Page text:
Urologic Conditions & Treatments

Hernia, Hydrocele & Undescended Testicle Chattanooga TN

What is a hernia?

A hernia occurs where there is a weakness in the muscles and/or tissues of the abdomen. Inguinal hernia is the most common type of hernia in children and is present at birth. It develops before birth, and is more common in boys, especially preemies and boys with undescended testicles.

  • Inguinal hernias can occur in 5% of full term infants, and up to 30% of preterm infants.
  • It is related to the path of descent of the testes into the scrotum. Females may also have inguinal hernias, but they are much less likely.

What is the risk with a hernia?

The risk with a hernia is that the bulging tissue can become trapped or incarcerated. This means the bulging tissue cannot be pushed back, which occurs in about 10% of pediatric inguinal hernia patients and 30% of premature infants. If not treated quickly, a strangulated hernia can lead to testicular shrinkage, loss of a testicle, or intestinal blockage. Long term complications can occur from delayed treatment. Emergency surgery is needed.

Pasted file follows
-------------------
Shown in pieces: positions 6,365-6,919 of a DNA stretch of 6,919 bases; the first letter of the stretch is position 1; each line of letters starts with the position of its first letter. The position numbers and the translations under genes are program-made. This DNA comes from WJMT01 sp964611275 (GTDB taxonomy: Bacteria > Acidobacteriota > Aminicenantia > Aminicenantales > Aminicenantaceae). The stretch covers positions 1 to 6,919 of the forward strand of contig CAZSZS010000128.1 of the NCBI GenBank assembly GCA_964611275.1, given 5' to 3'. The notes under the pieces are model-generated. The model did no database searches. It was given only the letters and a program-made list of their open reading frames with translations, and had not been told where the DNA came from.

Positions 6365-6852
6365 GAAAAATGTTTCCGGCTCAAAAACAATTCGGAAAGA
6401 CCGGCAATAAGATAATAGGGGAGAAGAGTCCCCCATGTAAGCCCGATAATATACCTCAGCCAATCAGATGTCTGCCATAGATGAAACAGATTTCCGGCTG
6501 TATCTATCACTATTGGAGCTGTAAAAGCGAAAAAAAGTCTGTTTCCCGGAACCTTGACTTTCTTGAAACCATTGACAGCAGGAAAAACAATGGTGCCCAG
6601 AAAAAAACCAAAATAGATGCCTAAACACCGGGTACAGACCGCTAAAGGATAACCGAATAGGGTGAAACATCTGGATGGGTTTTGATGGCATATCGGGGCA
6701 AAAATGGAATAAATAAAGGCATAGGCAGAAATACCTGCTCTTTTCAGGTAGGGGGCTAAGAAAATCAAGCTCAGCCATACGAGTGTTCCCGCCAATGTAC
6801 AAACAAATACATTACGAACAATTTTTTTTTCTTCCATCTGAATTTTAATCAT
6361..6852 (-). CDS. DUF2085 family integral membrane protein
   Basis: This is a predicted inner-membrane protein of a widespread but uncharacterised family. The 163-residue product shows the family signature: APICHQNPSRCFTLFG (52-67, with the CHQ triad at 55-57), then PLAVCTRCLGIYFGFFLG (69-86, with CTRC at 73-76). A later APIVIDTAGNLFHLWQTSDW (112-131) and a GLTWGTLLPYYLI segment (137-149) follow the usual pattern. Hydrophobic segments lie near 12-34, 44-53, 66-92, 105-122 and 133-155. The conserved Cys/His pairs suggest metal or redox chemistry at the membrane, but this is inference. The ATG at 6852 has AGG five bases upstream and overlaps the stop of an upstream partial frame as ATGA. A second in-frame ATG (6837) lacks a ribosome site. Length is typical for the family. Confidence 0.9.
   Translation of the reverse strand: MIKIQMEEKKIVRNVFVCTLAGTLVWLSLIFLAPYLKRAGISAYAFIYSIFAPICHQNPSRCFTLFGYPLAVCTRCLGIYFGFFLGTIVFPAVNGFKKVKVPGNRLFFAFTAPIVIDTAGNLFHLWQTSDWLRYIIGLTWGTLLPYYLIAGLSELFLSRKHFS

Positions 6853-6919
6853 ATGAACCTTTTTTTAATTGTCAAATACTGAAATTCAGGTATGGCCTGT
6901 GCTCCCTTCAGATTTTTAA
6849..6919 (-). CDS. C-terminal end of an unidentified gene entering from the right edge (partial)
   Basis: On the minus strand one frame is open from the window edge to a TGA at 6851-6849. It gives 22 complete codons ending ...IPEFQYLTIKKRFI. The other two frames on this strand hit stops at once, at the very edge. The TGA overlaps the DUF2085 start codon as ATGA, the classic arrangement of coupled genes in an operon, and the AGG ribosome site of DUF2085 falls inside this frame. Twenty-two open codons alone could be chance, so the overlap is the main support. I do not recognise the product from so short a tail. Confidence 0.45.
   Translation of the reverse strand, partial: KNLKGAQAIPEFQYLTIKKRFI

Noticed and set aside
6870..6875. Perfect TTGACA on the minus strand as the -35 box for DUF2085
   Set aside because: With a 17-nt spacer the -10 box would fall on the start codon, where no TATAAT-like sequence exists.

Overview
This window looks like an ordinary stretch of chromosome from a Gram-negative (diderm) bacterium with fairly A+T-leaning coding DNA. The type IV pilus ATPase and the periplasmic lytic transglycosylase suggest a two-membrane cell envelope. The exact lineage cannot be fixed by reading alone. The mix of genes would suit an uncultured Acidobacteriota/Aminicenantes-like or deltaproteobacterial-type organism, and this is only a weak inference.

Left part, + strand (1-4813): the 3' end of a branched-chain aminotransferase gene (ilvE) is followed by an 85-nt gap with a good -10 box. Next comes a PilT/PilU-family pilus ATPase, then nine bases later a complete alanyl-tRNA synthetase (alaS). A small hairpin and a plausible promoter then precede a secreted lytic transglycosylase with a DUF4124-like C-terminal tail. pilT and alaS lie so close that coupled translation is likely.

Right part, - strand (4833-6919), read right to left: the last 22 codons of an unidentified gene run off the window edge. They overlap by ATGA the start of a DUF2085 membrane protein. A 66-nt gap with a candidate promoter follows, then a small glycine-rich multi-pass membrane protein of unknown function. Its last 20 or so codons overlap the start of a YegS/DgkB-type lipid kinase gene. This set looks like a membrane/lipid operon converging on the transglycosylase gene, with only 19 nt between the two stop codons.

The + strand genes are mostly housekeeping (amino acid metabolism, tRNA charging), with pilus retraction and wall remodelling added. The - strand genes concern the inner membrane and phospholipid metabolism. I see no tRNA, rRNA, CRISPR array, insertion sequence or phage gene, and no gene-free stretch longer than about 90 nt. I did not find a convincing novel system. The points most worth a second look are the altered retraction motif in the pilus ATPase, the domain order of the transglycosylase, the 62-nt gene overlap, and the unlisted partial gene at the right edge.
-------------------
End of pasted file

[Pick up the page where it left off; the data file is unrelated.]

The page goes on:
What causes a hernia?

The cause is not known, but occurs due to a failure of the inguinal canal to close after testicular descent. Sometimes a hernia can appear along with an undescended testicle.

What are symptoms of a hernia?

  • A bulge in the groin is commonly seen when the child strains or cries. In boys the scrotum or groin swells.
  • It is usually painless. However, there may be discomfort at the site of the hernia.
  • A strangulated or incarcerated hernia creates tenderness in the scrotum or groin.

How is it diagnosed?